Dyna 70

An able, comfortable cruising yacht from an improved Taiwan builder.

The Dyna 70's mooring lines drooped at her sides as she sat stern-to at Frenchman's Marina on a windless morning. With an ebbing tide, it was a long drop to her teak swim platform, two strides to cross it and an ascent of four molded-in transom steps before I was in the cockpit, looking forward into a saloon of maple and faux leather.

This day would offer an idle down the tranquil Intracoastal to Lake Worth Inlet and beyond, where conditions would be similar. Any handling curiosities would have to be noted while piercing slow-rolling, half-hearted swells and during a few close-order drills, including high-speed turns, resting in the trough, drifting beam-to and backing down in open water.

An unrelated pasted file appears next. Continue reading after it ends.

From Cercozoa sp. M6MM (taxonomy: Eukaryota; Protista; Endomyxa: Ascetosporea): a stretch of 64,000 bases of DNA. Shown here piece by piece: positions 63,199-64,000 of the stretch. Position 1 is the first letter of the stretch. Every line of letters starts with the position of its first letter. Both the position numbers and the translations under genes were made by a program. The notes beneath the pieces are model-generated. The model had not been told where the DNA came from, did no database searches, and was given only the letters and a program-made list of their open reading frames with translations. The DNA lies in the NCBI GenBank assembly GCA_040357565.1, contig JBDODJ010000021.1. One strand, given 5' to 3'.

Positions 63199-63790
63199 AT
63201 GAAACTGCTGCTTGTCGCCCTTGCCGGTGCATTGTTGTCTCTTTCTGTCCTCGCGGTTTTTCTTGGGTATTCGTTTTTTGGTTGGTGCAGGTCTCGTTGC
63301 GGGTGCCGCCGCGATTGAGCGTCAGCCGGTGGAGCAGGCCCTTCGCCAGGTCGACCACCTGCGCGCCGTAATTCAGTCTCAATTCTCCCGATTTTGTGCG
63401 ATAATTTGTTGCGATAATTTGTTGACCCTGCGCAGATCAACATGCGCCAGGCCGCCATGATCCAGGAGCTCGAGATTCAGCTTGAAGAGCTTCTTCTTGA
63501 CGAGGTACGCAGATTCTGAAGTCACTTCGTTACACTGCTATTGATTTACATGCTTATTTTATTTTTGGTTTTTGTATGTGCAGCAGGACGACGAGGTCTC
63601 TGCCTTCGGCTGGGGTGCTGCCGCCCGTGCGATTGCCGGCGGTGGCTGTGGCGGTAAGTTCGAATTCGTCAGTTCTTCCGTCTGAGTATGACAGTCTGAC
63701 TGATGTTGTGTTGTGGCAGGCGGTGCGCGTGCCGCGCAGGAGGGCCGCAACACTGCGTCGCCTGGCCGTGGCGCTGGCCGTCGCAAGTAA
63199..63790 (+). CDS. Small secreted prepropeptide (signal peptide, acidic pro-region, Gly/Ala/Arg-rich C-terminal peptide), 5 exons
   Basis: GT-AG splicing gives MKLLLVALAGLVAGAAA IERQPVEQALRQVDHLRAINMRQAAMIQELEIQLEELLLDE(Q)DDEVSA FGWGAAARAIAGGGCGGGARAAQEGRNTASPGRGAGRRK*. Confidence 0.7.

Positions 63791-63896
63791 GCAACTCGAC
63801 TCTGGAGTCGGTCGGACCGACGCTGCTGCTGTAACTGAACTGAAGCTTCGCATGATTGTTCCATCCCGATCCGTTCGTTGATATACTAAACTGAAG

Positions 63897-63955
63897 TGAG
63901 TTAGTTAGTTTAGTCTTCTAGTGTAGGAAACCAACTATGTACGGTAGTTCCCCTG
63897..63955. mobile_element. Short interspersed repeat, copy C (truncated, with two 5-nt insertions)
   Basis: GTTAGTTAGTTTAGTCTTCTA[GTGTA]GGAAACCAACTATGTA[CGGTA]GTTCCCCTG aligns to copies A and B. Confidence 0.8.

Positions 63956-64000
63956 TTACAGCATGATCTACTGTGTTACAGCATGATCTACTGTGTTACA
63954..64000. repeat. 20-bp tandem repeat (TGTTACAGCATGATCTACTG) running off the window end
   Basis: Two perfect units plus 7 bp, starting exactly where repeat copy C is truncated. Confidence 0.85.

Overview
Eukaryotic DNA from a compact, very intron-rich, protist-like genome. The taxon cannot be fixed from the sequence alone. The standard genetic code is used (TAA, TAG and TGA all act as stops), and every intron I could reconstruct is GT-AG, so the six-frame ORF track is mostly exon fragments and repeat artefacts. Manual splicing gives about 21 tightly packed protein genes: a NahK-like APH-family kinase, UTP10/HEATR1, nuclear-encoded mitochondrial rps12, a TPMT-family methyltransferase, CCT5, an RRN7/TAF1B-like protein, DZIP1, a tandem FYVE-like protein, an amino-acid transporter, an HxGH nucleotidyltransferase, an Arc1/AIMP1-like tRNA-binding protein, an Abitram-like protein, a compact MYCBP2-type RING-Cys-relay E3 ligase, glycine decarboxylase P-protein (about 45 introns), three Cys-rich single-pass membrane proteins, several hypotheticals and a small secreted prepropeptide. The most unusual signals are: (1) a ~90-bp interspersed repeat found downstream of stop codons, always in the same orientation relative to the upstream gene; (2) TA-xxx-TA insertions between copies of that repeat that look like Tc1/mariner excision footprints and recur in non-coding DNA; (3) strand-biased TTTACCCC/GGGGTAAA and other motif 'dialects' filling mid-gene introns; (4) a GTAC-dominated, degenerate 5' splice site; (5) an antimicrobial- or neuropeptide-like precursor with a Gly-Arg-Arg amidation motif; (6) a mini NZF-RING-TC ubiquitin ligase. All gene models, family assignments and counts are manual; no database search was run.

Dyna Craft, Ltd. of Taiwan designed the 70 to be an able, comfortable cruising yacht capable of reaching 34 knots. On this flat, calm day off Florida's East Coast, our test boat hit the mark.

Her optional 1,300 hp MANs propelled her to a speed slightly faster than 33 knots on the GPS. The boat offered graceful, yet tight, turns at speed and a steady platform at rest.

In spring 2000, Dyna Craft suffered a devastating fire in which two 70-footers, two 55-footers and one 48-footer were lost. From the ashes, a modern factory arose. Tom VamRijn, president of U.S. Yachts International, Dyna's sole North American distributor, said old inefficiencies were incinerated in the blaze.

In an effort to remedy past quality-control issues, inspectors are in the new factory during production. The builder has produced more than 150 vessels worldwide, and our test boat showed little evidence disputing the success of the new measures.